Leadership attributes, drive, self-confidence
Leadership traits study has quite a long and questionable record. Research may show that having some traits on their own will not always constitute success in leadership. However, there is proof that efficient leaders exhibit some key aspects that are diverse from those in other people. Essential leadership characteristics include: leadership inspiration (feeling the need to lead but not by searching for power/leadership forcefully), drive, self-confidence (this accounts for emotional stability as a leader), integrity and honesty, knowledge, and intellectual ability.
There is little proof that versatility, creativeness and charisma are traits that should be exhibited by leaders. Our belief is that the important leadership traits always come in handy in enabling a leader to acquire skills necessary for coming up with a desired achievable vision and taking the necessary measures in the implementation of the vision.
[...] This promotes the increased development in the leadership traits a leader portrays. A great leader should also follow the guidelines set by the organisation when making decisions aimed at achieving a vision. The last evident trait in leaders is that of accountability. A leader should not be afraid to be held accountable for performance of the business and neither should he be afraid of holding another person accountable for their actions (Hopster, 2010). The previous paragraph bears all the similarities in the traits that are found in a leader in a domestic leadership environment and a leader in a global/international leadership setting. [...]
[...] New York: McGraw-Hill. Hofstede, G., & Hofstede, G. J. 1967-2009. itim international. Available at: [Accessed 2 November 2013] Hopster, D Attributes of a Great Leader. Available at: [Accessed 2 November 2013] Johnson, J. et al Cross-Cultural Competence in International Business: Toward a Definition and a Model. Journal of International Business Studies 525-543. Inglehart, R Modernization and Post-Modernization: Cultural, Economic, and Political Change in 43 Societies. Princeton, N.J.: Princeton University Press Chhokar, J.S. [...]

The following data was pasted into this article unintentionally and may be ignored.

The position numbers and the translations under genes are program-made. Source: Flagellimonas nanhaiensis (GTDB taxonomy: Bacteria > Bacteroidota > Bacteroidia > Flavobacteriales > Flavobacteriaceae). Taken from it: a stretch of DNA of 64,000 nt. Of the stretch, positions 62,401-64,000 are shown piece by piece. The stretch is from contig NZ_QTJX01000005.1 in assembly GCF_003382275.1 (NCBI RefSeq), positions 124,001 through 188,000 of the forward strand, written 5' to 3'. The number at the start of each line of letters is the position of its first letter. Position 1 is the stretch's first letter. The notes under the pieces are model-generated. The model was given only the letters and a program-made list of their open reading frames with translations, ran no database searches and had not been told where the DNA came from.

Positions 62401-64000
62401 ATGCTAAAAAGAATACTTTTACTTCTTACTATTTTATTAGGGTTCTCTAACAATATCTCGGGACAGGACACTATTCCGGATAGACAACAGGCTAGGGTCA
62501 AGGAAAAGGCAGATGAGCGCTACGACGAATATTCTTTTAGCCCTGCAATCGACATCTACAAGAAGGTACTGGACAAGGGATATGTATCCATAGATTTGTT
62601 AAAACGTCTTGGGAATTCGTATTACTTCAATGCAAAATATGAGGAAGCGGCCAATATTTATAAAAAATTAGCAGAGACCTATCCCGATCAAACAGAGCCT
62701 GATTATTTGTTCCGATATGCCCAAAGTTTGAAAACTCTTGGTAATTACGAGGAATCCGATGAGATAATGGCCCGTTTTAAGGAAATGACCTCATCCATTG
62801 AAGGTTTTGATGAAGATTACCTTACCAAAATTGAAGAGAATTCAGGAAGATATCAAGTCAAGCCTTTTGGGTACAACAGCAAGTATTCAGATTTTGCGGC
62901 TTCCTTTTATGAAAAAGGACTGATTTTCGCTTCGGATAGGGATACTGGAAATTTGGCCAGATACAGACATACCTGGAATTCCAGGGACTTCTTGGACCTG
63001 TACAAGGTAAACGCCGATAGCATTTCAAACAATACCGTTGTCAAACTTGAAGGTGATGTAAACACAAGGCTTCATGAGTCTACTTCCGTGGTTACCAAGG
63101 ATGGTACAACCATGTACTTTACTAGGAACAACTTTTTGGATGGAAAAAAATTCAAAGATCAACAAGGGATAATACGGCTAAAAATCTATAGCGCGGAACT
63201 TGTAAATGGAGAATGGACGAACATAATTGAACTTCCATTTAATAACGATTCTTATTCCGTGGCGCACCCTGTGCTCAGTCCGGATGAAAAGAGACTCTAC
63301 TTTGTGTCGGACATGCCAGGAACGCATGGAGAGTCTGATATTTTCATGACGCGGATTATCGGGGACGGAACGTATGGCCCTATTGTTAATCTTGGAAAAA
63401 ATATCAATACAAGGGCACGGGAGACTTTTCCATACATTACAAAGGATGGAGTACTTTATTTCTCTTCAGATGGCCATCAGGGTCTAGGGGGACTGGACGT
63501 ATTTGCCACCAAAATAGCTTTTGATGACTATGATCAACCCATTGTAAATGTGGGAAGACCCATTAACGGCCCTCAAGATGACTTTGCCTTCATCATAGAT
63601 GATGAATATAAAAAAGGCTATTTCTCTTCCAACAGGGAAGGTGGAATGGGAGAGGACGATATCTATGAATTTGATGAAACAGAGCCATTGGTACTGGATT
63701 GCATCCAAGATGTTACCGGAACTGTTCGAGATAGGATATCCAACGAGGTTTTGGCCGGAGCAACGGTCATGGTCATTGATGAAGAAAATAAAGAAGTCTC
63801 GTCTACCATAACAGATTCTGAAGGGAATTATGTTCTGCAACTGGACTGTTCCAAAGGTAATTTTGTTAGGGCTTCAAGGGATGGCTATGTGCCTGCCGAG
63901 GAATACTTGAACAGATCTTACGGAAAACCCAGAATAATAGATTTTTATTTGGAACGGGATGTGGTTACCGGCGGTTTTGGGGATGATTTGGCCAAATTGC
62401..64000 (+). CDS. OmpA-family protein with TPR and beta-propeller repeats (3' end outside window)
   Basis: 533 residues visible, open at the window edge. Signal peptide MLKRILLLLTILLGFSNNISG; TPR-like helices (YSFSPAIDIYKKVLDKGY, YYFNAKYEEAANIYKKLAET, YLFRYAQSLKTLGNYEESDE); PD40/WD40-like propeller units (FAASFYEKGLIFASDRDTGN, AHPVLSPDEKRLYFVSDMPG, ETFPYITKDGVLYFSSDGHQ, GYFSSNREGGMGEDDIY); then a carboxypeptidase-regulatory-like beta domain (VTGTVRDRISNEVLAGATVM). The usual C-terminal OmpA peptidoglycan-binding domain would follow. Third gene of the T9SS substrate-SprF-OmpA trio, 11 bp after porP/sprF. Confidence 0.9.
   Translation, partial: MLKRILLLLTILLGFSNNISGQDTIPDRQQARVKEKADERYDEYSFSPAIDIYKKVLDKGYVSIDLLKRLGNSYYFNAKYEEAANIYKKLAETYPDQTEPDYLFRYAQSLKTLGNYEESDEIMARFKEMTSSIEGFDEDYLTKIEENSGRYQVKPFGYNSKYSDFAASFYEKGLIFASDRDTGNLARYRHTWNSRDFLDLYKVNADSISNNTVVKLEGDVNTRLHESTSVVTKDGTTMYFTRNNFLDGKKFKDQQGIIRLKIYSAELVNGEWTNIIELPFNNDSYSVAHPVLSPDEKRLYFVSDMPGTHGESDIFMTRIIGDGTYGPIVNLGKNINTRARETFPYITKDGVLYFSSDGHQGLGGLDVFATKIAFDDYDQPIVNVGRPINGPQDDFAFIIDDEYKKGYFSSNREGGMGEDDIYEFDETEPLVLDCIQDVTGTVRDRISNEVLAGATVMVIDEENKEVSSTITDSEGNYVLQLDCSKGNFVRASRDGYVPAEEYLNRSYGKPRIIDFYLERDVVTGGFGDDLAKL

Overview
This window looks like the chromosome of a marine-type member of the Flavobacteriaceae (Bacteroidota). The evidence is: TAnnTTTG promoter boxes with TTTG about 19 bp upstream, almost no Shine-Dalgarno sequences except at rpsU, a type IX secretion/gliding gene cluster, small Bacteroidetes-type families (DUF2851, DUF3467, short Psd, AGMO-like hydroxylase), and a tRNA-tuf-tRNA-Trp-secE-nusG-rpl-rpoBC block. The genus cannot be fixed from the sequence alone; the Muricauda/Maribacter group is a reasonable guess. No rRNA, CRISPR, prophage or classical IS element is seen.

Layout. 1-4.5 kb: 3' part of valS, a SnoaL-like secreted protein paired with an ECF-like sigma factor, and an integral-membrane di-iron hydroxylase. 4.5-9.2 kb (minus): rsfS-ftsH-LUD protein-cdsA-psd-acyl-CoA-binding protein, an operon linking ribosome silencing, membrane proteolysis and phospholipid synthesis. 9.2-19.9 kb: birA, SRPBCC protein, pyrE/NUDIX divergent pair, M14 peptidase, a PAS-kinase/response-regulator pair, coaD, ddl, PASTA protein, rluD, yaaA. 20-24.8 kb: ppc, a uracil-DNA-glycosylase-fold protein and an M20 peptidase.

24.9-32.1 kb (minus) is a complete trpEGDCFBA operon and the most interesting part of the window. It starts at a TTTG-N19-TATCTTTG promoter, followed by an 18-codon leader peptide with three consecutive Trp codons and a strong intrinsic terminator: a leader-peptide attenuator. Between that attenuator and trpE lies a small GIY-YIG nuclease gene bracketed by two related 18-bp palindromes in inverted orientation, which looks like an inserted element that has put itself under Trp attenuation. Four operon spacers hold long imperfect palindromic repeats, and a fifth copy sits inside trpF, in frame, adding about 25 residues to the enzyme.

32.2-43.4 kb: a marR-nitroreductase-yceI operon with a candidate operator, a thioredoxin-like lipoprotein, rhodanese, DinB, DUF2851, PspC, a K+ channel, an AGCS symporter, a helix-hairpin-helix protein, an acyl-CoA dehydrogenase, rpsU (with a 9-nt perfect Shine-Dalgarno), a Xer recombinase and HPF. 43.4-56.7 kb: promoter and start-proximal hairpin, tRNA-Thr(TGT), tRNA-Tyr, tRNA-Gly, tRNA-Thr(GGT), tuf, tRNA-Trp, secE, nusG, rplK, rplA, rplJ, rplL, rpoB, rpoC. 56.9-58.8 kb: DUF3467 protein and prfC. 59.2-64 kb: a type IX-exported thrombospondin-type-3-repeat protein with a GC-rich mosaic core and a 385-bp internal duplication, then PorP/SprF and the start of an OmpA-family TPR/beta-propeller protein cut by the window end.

[...] The economic structure is also variant from one state to another. By this I want to mean that each state will have different number of domestic enterprises offering the substitute goods to what the global enterprise is offering. Hence there are variant levels /degrees of competition. There is also varying tastes and preferences among people of different cultures (Ronen et al, 1985). The strategy that global leadership should come up with should hence put into consideration the market structures and the cultural differences (Schwartz, 1999). [...]
[...] and Shenkar, O Clustering Countries on Attitudinal Dimensions: A Review and Synthesis. Academy of Management Review, Vol: 435-454. Schwartz, S.H A Theory of Cultural Values and Some Implications for Work. Applied Psychology, Vol: 23-47. Schwartz, S. H Beyond Individualism/Collectivism: New Cultural Dimensions of Values. In U. Yukl, G.A Leadership in Organizations. Englewood Cliffs, NJ: Prentice Hall. Chapter 9. [...]
[...] The approach depicted in the first two describes the leadership growth for some individuals. One of the concepts of leadership is that a person may rise to the occasion when an important event or a looming crisis occurs making the individual to behave like a leader and exhibit some of the important traits necessary for leadership. An example of such a leader is Nelson Mandela. He grew up in South Africa a normal person like any other but due to the invasion of South Africa by colonialist he rose to the occasion to fight for the independence of his people and this made him recognised as a hero. [...]
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